Ursula von der Leyen: Is this the next woman to become Chancellor of Germany?

Angela Merkel’s third term in office ends in 2017, and a leading contender to succeed her is the new Defence Minister Ursula von der Leyen

Berlin

She already combines the decidedly Herculean roles of cabinet minister and mother of her seven mainly school-aged children, but as of this week, Ursula von der Leyen will begin being groomed as the most likely politician to succeed none other than Germany’s first woman chancellor, Angela Merkel.

A conviction conservative, Angela Merkel’s protégé and Labour Minister, will take on the job of Defence Minister in Germany’s new grand coalition government which will be sworn in later this week.

The surprise appointment not only marks the first time that a woman has ever taken on a defence portfolio in Germany – it also gives Ms von der Leyen one of the most senior and high-profile cabinet posts, and by definition, a place at the front of the queue for the Chancellor’s job in the Christian Democrats.

As Germany’s Der Spiegel magazine put it yesterday: “Ursula von der Leyen is going to be Defence Minister. Within her own conservative party, she can at last assume the role of crown princess.”

Ms Merkel has indicated that she will stand down after her current third term and if she does not change her mind, Ms von der Leyen could run for the Chancellor’s job in the run-up to Germany’s next scheduled general election in 2017.

More pro-Europe than Ms Merkel, Ms von der Leyen is on record as saying she would like to see a “united states of Europe – run along the lines of the federal states of Switzerland, Germany or the US”.

A qualified medical doctor, she is the daughter of Ernst Albrecht, a former conservative Christian Democrat prime minister of Lower Saxony and EU official. Her family is wealthy, and her doctor husband, Heiko, spends much of his time looking after their seven children.

Ms von der Leyen says she believes more men should follow her husband’s example. As Minister for Labour and Social Affairs she fought and won a long battle to introduce better paternity benefits to encourage more working women to have children. Germany has one of the world’s lowest birth rates and she believes that too many women think that having a good career and children are incompatible.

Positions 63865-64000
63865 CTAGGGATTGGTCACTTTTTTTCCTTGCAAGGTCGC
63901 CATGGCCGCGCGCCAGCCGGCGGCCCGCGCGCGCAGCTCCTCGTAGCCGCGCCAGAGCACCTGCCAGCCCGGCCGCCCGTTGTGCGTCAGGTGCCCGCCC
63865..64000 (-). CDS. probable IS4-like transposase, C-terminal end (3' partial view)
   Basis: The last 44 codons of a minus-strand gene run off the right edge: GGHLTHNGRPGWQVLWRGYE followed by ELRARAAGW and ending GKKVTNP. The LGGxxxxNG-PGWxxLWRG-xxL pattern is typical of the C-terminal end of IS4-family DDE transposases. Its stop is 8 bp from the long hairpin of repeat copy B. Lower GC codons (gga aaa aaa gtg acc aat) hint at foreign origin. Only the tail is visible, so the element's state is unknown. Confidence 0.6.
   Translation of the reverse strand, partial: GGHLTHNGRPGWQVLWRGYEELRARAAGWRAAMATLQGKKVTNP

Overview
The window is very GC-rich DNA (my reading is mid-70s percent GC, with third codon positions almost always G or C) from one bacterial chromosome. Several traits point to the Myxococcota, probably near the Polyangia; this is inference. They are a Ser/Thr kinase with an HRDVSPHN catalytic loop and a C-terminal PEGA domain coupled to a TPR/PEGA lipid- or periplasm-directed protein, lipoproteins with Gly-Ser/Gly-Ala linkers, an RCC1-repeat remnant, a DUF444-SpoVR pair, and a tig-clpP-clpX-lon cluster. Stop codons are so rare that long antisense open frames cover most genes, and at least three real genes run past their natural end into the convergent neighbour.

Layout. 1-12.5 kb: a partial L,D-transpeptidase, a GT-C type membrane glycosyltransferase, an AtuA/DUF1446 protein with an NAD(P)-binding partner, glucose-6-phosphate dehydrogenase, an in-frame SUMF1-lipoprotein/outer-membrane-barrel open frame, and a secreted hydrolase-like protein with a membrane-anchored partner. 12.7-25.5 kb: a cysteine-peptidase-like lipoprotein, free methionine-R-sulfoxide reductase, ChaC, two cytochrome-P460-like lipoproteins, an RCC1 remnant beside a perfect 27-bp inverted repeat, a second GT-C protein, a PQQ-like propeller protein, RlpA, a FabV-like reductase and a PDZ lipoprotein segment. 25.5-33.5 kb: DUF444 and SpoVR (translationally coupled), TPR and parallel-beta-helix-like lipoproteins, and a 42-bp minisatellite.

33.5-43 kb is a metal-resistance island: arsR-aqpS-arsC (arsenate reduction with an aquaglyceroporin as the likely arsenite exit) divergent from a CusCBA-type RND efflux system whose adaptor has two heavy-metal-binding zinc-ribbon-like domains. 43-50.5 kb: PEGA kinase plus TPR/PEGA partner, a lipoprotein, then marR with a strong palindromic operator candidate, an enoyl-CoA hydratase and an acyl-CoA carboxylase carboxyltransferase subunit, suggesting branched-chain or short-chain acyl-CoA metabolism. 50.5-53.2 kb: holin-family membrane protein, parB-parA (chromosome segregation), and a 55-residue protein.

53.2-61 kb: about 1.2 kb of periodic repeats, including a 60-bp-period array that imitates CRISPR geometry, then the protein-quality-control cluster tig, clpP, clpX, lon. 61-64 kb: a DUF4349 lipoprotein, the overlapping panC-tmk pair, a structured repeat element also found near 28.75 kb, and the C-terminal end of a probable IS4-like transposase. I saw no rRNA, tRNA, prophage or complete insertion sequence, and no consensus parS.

Fluent in several languages and with a reputation as a problem solver, Ms von der Leyen is certain to attract wide media attention if confirmed as the country’s first female Defence Minister. Yet she will have to tread carefully as the job has a reputation for swiftly ending political careers.

Ms Merkel’s decision to appoint her to the post is seen as a tactical move aimed at resolving the dilemma faced by her current Defence Minister and ally, Thomas de Maizière. He is alleged to have wasted millions on commissioning the inoperable “Euro-Hawk” military drone. Mr de Maizière is to be given back his old job as Interior Minister and may yet also emerge as a potential Merkel successor.

The landslide victory won by the ruling Christian Democrats in Germany’s 22 September election left Ms Merkel just short of an absolute majority. That gave her little option but to form a grand coalition with the Social Democrats, or call fresh elections. After months of bitter wrangling the Social Democrats agreed to the idea the weekend following a membership ballot.

In Ms Merkel’s new grand coalition, her second since 2005, most of the top jobs reflect her party’s political dominance. The veteran conservative Finance Minister, Wolfgang Schaüble, will also keep his job. Ms Merkel’s main concession is to give Sigma Gabriel, the Social Democrat leader, a job as “Super Minister” for Economics and Energy, which will oversee Germany’s programme to abandon nuclear power.

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